A critical objective in the course was to empower the students to learn how to navigate within the MUVE geography and quickly obtain the skills to create an instructional game, which would be representative of an actual activity that could be implemented in their own classrooms.  To achieve this, students were required to gain a number of competencies and skills in areas to which they had not been exposed previously.  For example, students were challenged to grasp the essence of instructional gaming theory, including the practical skills of storyboarding to gain the technical skills to build a visually rich and action-based game environment.  This required students to find and incorporate physical objects, such as buildings, rooms, landscapes, content-related objects (e.g. file cabinets with fingerprints), and non-player characters; to incorporate sound to enhance the feeling of presence and authenticity of the simulation; and to link actions within the game to web pages designed to move the game action forward;  Finally, each game was required to be aligned with the North Carolina Standard Course of Study.

            Integrating Pedagogy & New Technology

            To integrate Problem Based Learning and Game Theory into the course, students were required to create a problem, which addressed at least one North Carolina Standard Course of Study (NC SCOS) and were assigned the task of creating a game with a story narrative that fostered principles of PBL.  Participating students were already familiar with the principles of PBL, and a live lecture in the first week of the course provided instruction on the principles of Game Theory.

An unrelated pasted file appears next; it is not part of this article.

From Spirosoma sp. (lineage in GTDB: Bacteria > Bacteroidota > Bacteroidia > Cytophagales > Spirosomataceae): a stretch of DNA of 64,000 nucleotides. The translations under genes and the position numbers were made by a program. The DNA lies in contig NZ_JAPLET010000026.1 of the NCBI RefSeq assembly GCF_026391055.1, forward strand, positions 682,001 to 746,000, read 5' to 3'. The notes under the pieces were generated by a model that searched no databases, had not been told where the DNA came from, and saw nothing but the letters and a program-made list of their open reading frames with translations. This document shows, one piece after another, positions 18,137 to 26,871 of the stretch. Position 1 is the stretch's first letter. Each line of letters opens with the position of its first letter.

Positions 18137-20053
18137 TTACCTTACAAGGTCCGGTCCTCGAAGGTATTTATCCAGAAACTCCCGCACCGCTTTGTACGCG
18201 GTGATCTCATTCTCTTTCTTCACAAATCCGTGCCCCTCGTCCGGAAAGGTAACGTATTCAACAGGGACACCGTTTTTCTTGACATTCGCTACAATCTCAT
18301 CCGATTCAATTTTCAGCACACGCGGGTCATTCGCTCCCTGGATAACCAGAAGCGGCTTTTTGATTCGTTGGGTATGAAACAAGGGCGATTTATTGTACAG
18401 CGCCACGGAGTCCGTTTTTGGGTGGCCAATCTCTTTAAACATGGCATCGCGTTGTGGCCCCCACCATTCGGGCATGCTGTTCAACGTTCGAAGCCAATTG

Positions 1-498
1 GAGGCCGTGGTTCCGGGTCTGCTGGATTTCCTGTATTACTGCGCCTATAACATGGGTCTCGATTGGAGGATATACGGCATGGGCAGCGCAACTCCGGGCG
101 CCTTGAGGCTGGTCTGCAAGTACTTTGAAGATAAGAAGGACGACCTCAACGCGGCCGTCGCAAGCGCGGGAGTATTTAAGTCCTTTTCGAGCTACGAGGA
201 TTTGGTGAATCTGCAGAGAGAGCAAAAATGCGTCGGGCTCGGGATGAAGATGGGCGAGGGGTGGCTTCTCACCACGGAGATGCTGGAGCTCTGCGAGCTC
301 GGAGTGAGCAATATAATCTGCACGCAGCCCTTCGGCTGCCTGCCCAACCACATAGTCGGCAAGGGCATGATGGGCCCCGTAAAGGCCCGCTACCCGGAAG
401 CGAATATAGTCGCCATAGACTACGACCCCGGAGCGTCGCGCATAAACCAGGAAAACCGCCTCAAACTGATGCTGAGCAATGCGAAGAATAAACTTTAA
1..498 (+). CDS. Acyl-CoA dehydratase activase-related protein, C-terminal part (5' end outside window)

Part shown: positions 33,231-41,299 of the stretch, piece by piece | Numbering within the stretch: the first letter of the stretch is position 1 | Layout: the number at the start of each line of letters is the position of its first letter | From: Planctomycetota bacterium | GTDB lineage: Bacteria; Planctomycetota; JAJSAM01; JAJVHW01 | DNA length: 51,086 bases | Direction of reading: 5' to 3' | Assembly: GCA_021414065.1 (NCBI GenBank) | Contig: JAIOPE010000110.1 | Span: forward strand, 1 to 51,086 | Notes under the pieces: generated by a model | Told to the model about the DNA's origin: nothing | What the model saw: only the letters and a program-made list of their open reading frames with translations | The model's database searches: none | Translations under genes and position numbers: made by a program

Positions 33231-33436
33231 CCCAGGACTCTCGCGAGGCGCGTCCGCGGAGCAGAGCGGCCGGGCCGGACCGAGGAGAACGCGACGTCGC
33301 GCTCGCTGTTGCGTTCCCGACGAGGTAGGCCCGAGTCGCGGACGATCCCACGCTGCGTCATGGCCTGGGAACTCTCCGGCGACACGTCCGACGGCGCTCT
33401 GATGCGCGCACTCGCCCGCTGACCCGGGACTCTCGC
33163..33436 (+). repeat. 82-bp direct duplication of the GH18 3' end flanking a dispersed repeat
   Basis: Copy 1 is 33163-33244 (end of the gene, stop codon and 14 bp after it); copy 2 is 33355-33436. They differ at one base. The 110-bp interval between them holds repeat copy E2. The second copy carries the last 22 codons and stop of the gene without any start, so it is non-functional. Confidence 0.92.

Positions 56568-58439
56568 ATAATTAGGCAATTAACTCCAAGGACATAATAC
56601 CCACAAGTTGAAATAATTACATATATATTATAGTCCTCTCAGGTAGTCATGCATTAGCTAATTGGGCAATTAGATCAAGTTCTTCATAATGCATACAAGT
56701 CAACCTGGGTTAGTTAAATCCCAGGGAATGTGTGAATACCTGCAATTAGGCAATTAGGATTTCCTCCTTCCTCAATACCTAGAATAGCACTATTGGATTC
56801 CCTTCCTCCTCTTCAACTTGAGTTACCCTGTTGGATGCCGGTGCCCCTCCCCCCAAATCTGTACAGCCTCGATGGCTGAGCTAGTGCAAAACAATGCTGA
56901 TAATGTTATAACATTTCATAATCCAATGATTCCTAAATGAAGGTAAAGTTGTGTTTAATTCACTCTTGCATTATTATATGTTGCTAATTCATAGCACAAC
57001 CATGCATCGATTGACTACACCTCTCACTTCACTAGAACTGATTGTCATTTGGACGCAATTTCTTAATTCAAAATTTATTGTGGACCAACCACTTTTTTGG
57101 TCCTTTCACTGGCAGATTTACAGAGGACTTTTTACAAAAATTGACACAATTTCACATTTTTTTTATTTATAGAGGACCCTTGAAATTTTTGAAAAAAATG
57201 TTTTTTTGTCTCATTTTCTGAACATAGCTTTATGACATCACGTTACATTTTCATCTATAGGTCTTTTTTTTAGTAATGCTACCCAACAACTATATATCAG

Since game theory and development were typically new to the students, assigned readings and a storyboarding template were provided to complement regularly scheduled live lectures held in the virtual classroom, and facilitated by live audio (VOIP) from the course instructor.  The storyboard template facilitated the generation of a game narrative and moving the game forward.  The final game produced by each student required a basic proficiency in building within the Active Worlds MUVE and the ability to embed triggers through basic scripting language specific to the ActiveWorlds™ browser, such as moving, linking to HTML pages in pop-up windows, bumping objects to cause various actions, such as playing audio files, teleporting (moving the player’s avatar to another location within WolfDen instantaneously or over the terrain in a straight line of motion), and moving objects (up down, forward/backward, laterally) dynamically within the game.

            Students typically worked alone in the design of the game but were encouraged to collaborate freely with each other and the instructor to resolve technical issues, such as locating desired objects, creating non-player characters from avatars, mastering object and avatar actions, and so forth.